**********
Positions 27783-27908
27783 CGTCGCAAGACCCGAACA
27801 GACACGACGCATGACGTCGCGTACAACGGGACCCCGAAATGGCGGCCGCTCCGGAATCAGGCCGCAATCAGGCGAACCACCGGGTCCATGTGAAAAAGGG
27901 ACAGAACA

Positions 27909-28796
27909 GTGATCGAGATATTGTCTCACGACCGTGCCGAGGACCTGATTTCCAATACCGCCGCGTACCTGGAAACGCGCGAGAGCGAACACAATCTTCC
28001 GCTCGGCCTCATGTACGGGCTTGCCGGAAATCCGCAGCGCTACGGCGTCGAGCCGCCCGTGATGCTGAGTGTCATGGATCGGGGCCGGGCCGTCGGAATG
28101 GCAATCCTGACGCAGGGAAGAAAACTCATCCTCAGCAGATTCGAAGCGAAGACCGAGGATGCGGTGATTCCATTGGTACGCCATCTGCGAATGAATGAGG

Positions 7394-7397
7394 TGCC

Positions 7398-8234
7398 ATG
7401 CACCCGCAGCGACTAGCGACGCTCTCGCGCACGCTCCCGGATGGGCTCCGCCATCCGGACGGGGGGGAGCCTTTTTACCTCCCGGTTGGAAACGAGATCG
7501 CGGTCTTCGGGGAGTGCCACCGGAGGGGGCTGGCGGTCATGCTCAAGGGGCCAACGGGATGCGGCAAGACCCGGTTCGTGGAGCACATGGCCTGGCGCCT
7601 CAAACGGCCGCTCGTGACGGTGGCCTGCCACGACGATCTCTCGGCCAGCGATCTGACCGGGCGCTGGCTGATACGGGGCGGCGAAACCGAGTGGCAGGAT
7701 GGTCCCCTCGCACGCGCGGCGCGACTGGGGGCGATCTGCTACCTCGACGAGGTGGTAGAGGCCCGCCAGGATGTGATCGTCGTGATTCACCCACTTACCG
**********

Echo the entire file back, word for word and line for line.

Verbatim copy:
Positions 27783-27908
27783 CGTCGCAAGACCCGAACA
27801 GACACGACGCATGACGTCGCGTACAACGGGACCCCGAAATGGCGGCCGCTCCGGAATCAGGCCGCAATCAGGCGAACCACCGGGTCCATGTGAAAAAGGG
27901 ACAGAACA

Positions 27909-28796
27909 GTGATCGAGATATTGTCTCACGACCGTGCCGAGGACCTGATTTCCAATACCGCCGCGTACCTGGAAACGCGCGAGAGCGAACACAATCTTCC
28001 GCTCGGCCTCATGTACGGGCTTGCCGGAAATCCGCAGCGCTACGGCGTCGAGCCGCCCGTGATGCTGAGTGTCATGGATCGGGGCCGGGCCGTCGGAATG
28101 GCAATCCTGACGCAGGGAAGAAAACTCATCCTCAGCAGATTCGAAGCGAAGACCGAGGATGCGGTGATTCCATTGGTACGCCATCTGCGAATGAATGAGG

Positions 7394-7397
7394 TGCC

Positions 7398-8234
7398 ATG
7401 CACCCGCAGCGACTAGCGACGCTCTCGCGCACGCTCCCGGATGGGCTCCGCCATCCGGACGGGGGGGAGCCTTTTTACCTCCCGGTTGGAAACGAGATCG
7501 CGGTCTTCGGGGAGTGCCACCGGAGGGGGCTGGCGGTCATGCTCAAGGGGCCAACGGGATGCGGCAAGACCCGGTTCGTGGAGCACATGGCCTGGCGCCT
7601 CAAACGGCCGCTCGTGACGGTGGCCTGCCACGACGATCTCTCGGCCAGCGATCTGACCGGGCGCTGGCTGATACGGGGCGGCGAAACCGAGTGGCAGGAT
7701 GGTCCCCTCGCACGCGCGGCGCGACTGGGGGCGATCTGCTACCTCGACGAGGTGGTAGAGGCCCGCCAGGATGTGATCGTCGTGATTCACCCACTTACCG